Remember how earlier this week I tried to get you to guess what the theme of the upcoming Mixtape would be, based on Radio Radio’s song? It’s time for the big reveal! For the 9th Mixtape, my friend Arni and I present to you songs performed in various odd, old and otherwise less-known languages throughout the world. We talk a little about the history of the languages and of the peoples they belong to, demonstrate a bit of ignorance here and there (for which we apologize and ask you to enlighten us in the comments or on Facebook, if you can) and have a couple of hearty laughs. Enjoy!
My mother once asked me what my favorite place in the world was. It was one of those “Don’t think about it! First thing that comes into your mind.” kind of questions. What came into my mind had the effect of surprising me, and appalling her. My favorite place in the world was a cave I once went in with some friends. It was pitch black, for I had stayed a little behind, not daring to climb a slippery slope right at the end of it. It was cool, very quiet, the echo was enchanting, and I started singing. What I sang in that cave was “Ethno Jenny” by Mari Boine.
That song isn’t performed on this album, but I still stand by my choice to illustrate her music. This is the best example I could think of of “world music” surpassing its limitations and becoming more than a cheesy, new-age, slightly condescending and anachronistic way of paying tribute to different cultures by pampered westerners too bored with city life. This isn’t world music. This is Saami jazz-rock.
A long time ago, Discovery Channel had a number of short clips showcasing endangered languages. The one which stuck with me the most was the one about the language of the people of Lapland and their singing, called “joiking”. A staggeringly beautiful girl was talking about her learning to joik from her grandmother, and described it as singing the rain, the snow, the tundra. There’s something terribly akin to jazz in that statement. Improvising songs as they happen all around, tuning in to the music permeating reality, that’s what jazz can do above all other forms of music, and I was surprised to hear that joiking functioned in much the same way.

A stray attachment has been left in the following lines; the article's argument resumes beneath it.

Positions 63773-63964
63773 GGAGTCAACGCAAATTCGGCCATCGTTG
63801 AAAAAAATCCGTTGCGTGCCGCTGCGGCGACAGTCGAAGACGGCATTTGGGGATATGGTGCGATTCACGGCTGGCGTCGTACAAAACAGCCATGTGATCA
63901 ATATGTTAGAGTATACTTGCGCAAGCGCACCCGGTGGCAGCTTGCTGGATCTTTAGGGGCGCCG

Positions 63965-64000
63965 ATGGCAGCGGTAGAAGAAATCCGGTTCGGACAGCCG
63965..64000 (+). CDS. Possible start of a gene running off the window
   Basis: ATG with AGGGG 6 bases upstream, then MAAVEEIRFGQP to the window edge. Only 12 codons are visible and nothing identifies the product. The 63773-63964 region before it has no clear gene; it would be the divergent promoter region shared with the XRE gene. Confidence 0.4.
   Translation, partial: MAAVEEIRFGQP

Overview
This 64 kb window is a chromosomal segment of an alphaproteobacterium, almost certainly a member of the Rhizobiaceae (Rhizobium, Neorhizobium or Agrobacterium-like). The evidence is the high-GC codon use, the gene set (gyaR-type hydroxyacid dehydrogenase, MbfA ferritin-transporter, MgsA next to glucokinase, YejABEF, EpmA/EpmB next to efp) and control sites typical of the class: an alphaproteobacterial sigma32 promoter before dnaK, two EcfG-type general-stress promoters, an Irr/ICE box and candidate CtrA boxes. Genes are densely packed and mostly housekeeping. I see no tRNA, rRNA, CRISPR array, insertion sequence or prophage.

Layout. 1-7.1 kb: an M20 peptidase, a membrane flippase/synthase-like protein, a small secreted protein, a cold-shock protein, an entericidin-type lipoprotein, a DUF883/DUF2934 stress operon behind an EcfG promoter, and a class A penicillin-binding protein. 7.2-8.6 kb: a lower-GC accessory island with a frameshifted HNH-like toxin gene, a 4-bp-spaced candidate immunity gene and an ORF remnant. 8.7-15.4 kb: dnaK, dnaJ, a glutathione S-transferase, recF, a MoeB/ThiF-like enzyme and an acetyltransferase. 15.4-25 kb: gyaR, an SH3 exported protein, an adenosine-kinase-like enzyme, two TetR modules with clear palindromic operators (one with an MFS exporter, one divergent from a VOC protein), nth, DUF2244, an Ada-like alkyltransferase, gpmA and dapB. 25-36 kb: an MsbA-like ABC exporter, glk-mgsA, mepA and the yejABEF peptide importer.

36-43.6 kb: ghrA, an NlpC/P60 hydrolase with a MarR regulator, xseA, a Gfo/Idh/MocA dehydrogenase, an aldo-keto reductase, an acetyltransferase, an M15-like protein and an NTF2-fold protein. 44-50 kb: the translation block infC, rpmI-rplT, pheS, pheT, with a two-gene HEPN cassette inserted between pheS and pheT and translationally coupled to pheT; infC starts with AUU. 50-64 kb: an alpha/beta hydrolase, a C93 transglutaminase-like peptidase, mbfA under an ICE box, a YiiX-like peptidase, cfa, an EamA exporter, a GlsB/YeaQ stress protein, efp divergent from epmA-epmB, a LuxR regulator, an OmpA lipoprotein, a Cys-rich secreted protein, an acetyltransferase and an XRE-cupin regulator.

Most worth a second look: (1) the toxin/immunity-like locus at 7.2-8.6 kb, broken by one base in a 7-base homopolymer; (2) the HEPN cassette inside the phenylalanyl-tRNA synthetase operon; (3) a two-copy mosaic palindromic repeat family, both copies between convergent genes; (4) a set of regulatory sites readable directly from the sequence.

This is what Mari Boine’s music sounds to me – a half-ritual chant, as cold as the northern wind and as profoundly personal as the inside of a fur-lined snow-cave, with a fire in the middle. As I understand it, Saami culture was largely persecuted not too long ago, on political and religious reasons. There’s a trace of that in this music, a frustration, a rage trembling in her voice, and most of all, strength, a determination which she manages to convey even to ignorant listeners like myself, separated from the entire context and history of her music. The way Mari Boine managed to infuse her heritage with the means to really reach out and make sense to her entire listener base is amazing. The effort and dogged stubbornness that was necessary to hold on to the joiking tradition is easily apparent in her music and while I realize that it’s still a question of taste whether one likes it or not, I don’t believe there can be any question on the immense value of the achievement she’s spearheading.
So, to celebrate the first snowfall of the year, I give you Mari Boine Persen. Her simple, sincere and searing presence has the effect of strengthening me at the coming of winter and of reminding me of my favorite place in the world. I hope you enjoy her music as much as I do. As a side-note, I couldn’t really find any recordings from the actual Eallin album, so I did the best I could and posted some live video of her from different concerts.